Kidney Transplant for Jonathan
My name is Jon, I am 29 years old and I have End Stage Renal Disease (ESRD). This means that my kidneys don’t work well enough to keep my body alive and I have to do dialysis at least 5 days a week, for at least 3 hours at a time to “clean” my blood. I haven’t let ESRD completely take over my life. I work full time at an elementary school and I go to school full time at the University of Wisconsin-Milwaukee; I’m one year away from getting my degree in communications. I also like to go out at night to study the stars and moon with my telescope. But this disease has taken an unbelievable toll on me. Before being diagnosed with kidney failure I used to play soccer almost every day. It was and still is a passion of mine, but because of how constantly worn out and in pain my body is the most I usually get to do now is once a week if I’m feeling decent. I used to visit family and friends often, and I lived life to the fullest. Now, I end up staying home most nights because I’m always tired and have to do my dialysis treatment.
I have been doing home hemo-dialysis for two years while waiting on the deceased donor transplant list. Luckily for me, someone who is living has recently decided to donate one of his kidneys to me, and once his testing is complete we can move forward with the surgery. If I go the regular route and get the surgery done at a hospital here where I live I can go back to living a somewhat normal life; however, I will have to be on anti-rejection medication for the rest of my life. If I go off of them or forget to take them even for one day my body will begin to attack the kidney and it will fail, there is no maybe. It will. These drugs have also been proven to cause cancer.
There is another option though. There are three hospitals in the United States that have been researching and have successfully completed kidney transplants with an additional transplant taken from the donor at the same time: stem cells. One of these hospitals is only an hour and a half away from where I live (Northwest Memorial Hospital). If it turns out that I am a candidate for a stem cell transplant, I will be having surgery in Chicago.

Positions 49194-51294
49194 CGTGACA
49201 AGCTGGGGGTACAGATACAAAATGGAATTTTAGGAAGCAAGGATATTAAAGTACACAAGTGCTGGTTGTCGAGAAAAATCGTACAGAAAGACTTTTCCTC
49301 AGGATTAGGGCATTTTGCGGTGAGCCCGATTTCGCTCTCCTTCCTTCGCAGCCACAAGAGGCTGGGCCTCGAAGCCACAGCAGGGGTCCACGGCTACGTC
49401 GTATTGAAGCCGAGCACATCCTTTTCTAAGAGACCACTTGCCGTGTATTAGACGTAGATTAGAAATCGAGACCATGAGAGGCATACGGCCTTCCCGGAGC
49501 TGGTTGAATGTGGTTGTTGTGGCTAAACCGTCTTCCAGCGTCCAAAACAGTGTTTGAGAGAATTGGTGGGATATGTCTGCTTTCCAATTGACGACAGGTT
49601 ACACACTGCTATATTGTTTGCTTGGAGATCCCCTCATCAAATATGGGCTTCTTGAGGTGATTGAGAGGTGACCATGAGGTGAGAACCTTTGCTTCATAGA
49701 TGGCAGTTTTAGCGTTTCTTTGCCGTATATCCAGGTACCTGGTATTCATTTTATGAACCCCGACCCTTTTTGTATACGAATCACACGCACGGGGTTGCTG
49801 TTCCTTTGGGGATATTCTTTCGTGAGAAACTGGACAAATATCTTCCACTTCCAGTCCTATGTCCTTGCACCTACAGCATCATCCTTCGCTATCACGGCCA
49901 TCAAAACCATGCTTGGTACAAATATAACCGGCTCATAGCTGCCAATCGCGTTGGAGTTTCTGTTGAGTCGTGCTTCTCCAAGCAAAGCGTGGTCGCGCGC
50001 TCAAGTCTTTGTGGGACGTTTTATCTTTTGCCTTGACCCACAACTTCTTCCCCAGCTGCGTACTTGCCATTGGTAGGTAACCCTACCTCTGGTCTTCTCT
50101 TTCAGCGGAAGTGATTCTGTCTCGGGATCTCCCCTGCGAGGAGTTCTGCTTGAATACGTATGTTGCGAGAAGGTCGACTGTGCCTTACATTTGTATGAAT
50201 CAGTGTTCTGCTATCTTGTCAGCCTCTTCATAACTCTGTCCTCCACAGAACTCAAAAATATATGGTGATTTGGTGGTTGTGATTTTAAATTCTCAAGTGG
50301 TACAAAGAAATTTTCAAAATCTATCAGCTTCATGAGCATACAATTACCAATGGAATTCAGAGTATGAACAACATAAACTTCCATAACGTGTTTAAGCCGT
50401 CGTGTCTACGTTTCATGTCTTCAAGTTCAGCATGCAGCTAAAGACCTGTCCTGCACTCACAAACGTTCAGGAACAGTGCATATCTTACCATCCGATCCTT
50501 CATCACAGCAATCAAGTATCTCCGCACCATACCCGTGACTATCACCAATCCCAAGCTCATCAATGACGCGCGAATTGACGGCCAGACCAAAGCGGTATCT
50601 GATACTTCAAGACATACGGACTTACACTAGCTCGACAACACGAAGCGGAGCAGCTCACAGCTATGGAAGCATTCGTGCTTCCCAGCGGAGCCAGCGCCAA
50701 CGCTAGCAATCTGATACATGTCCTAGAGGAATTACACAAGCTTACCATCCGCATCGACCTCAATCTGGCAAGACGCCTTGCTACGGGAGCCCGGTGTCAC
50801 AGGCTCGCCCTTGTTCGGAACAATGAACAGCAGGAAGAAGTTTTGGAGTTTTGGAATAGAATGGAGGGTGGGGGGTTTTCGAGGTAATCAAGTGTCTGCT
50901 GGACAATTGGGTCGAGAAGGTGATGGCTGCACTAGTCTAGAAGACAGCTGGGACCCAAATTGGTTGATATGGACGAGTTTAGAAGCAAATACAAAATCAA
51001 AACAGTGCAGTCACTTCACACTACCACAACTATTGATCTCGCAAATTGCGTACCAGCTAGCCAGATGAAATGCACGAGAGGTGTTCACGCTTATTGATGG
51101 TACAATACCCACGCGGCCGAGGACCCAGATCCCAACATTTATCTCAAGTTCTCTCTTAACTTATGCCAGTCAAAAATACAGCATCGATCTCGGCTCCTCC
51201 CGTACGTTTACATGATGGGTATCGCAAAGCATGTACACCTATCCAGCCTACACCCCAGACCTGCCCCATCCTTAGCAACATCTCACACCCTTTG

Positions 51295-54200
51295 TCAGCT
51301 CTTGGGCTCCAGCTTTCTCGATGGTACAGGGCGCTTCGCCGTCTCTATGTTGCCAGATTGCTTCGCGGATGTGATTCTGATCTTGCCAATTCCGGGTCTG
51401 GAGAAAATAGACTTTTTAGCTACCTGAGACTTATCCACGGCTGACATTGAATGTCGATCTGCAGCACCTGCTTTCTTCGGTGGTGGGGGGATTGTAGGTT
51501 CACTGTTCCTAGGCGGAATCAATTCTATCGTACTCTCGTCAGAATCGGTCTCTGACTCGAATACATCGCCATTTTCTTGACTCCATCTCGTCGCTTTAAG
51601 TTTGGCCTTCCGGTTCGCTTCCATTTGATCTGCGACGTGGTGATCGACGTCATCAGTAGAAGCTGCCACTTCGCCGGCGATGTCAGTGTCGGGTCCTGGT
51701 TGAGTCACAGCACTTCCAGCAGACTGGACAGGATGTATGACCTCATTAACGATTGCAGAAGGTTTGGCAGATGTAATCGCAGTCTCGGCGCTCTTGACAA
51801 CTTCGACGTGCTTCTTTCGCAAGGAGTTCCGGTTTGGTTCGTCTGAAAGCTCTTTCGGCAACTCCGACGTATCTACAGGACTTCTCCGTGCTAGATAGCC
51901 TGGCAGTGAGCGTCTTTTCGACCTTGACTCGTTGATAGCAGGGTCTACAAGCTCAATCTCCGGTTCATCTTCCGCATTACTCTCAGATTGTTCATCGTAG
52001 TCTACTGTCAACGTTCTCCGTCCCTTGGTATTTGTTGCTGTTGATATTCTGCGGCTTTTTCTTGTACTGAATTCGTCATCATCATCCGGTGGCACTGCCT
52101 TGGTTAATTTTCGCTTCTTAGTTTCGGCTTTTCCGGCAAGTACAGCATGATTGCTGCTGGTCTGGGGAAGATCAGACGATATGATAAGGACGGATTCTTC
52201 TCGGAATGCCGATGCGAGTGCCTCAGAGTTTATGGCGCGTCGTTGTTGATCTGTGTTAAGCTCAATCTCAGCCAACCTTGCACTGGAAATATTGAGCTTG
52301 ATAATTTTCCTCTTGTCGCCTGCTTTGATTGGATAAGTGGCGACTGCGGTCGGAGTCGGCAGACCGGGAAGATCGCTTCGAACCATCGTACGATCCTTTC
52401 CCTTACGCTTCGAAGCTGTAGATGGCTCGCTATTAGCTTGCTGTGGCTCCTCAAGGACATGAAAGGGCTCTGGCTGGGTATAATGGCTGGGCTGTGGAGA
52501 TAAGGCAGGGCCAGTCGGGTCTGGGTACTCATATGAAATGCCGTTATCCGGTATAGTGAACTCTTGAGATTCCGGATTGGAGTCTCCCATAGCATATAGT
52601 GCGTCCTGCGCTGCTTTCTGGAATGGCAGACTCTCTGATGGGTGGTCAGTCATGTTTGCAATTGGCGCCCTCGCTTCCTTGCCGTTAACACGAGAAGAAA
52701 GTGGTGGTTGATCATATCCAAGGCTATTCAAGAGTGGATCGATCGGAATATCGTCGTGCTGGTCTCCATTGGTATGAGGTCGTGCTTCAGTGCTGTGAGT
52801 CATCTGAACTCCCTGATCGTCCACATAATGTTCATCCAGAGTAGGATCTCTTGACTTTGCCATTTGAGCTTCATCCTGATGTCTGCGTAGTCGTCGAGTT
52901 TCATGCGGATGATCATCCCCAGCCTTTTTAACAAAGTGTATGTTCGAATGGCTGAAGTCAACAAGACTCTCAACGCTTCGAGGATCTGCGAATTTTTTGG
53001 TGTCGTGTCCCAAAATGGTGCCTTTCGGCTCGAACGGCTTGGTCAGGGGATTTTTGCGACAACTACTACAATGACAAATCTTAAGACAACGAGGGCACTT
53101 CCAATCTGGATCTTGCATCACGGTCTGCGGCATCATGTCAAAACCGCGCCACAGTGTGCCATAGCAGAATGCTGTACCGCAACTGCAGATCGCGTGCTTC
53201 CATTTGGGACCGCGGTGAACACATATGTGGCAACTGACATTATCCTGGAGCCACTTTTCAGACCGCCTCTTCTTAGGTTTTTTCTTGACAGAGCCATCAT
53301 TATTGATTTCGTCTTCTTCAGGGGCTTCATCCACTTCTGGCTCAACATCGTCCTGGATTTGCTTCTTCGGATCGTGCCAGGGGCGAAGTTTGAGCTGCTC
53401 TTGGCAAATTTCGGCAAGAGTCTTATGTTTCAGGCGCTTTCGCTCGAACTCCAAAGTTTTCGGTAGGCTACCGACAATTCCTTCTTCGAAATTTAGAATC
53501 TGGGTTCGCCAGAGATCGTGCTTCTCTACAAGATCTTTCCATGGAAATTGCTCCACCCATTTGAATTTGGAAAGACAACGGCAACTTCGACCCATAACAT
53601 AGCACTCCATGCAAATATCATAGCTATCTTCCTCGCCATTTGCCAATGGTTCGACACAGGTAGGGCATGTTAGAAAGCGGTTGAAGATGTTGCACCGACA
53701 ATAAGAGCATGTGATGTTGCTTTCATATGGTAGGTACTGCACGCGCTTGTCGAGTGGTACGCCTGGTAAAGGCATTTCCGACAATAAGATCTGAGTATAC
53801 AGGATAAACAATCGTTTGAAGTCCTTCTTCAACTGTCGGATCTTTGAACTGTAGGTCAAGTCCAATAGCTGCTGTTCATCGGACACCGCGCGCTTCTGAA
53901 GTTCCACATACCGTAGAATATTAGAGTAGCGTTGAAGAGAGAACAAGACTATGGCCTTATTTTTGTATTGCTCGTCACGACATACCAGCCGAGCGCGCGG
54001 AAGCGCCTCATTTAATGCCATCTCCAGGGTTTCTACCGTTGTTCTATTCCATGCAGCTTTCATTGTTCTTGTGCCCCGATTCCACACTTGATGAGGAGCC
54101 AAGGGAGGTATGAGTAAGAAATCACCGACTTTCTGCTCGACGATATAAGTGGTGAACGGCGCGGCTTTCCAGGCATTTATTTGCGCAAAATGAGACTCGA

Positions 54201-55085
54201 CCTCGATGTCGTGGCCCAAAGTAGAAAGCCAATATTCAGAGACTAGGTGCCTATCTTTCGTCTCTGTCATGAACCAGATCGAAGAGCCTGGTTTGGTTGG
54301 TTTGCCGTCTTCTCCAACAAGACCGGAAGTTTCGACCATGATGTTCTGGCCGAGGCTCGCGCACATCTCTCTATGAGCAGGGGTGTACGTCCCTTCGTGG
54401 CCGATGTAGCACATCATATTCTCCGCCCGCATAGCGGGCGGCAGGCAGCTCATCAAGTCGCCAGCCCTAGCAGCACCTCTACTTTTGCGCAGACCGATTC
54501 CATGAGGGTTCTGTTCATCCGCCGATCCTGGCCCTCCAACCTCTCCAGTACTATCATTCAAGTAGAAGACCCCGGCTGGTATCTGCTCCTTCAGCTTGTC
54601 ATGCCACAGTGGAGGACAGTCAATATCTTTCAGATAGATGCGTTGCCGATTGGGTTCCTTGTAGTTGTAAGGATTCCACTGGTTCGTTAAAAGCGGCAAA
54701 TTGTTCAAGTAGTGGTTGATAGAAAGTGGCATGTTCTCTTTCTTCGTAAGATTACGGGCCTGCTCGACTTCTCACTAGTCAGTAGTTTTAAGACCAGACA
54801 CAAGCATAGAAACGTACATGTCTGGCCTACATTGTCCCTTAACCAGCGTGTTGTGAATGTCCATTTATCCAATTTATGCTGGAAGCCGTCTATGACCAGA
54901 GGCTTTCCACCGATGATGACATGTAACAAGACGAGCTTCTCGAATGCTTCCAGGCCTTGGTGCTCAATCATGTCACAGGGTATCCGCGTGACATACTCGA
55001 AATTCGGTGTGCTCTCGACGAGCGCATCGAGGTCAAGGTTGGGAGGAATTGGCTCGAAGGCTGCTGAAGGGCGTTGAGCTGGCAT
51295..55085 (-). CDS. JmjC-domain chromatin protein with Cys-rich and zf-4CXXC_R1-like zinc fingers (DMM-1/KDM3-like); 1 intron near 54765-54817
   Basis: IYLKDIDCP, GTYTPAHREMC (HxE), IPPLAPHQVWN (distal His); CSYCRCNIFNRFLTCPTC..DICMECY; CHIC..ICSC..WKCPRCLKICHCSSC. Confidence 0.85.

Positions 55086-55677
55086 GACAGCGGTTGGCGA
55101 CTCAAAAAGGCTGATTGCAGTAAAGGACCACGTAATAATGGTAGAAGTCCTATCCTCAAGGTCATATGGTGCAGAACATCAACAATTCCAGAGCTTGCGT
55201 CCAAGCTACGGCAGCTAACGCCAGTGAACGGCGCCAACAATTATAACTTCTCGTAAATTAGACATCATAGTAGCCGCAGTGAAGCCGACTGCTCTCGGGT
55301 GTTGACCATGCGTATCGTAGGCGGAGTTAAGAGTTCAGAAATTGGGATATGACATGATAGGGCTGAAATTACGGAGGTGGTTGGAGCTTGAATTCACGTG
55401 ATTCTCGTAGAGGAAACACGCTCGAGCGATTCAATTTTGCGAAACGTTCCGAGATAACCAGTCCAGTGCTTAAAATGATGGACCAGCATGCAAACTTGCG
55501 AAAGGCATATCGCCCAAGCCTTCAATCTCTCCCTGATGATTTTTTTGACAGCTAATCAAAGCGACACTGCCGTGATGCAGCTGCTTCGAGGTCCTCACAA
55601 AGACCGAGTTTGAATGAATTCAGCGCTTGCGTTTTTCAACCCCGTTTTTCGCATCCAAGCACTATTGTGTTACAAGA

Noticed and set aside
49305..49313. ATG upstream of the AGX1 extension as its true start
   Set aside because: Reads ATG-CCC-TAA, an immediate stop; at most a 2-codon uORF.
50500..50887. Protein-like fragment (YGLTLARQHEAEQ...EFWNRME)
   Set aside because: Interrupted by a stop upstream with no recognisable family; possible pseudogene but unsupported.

What does this mean for me? It means leading a more normal life where I don’t have to take anti-rejection drugs every day and a very high probability of the kidney (and me) surviving. The stem cells from the donor will police my white blood cells, telling them that this kidney is mine and doesn’t need to be attacked. This is also good news because while anti-rejection drugs lower the immune system and make it easier to get infections, the stem cell will make my immune system tolerant of the kidney instead and I will be less likely to get sick so often.
In addition to the multitude of medical bills I’ve accrued, being a part of stem cell research means I won’t be able to go back to work for 12 weeks. For those first 3 months I will feel very sick and I will need to stay in the area in case something goes wrong (stem cells can be rejected too, but unlike kidneys you can’t just take them out as they are mixed in with your own). I will also have appointments at the hospital at least once a week for the first month. So not only will I have to pay off the medical bills, but they are telling me to stay in the Chicago area just to be on the safe side. I will have to pay for lodging (which we all know is more expensive in Chicago!) and I won’t be able to work for 3 months. I will also need 24 hour care for at least the first month which means other people will have to take off work too or I will need to hire a caregiver.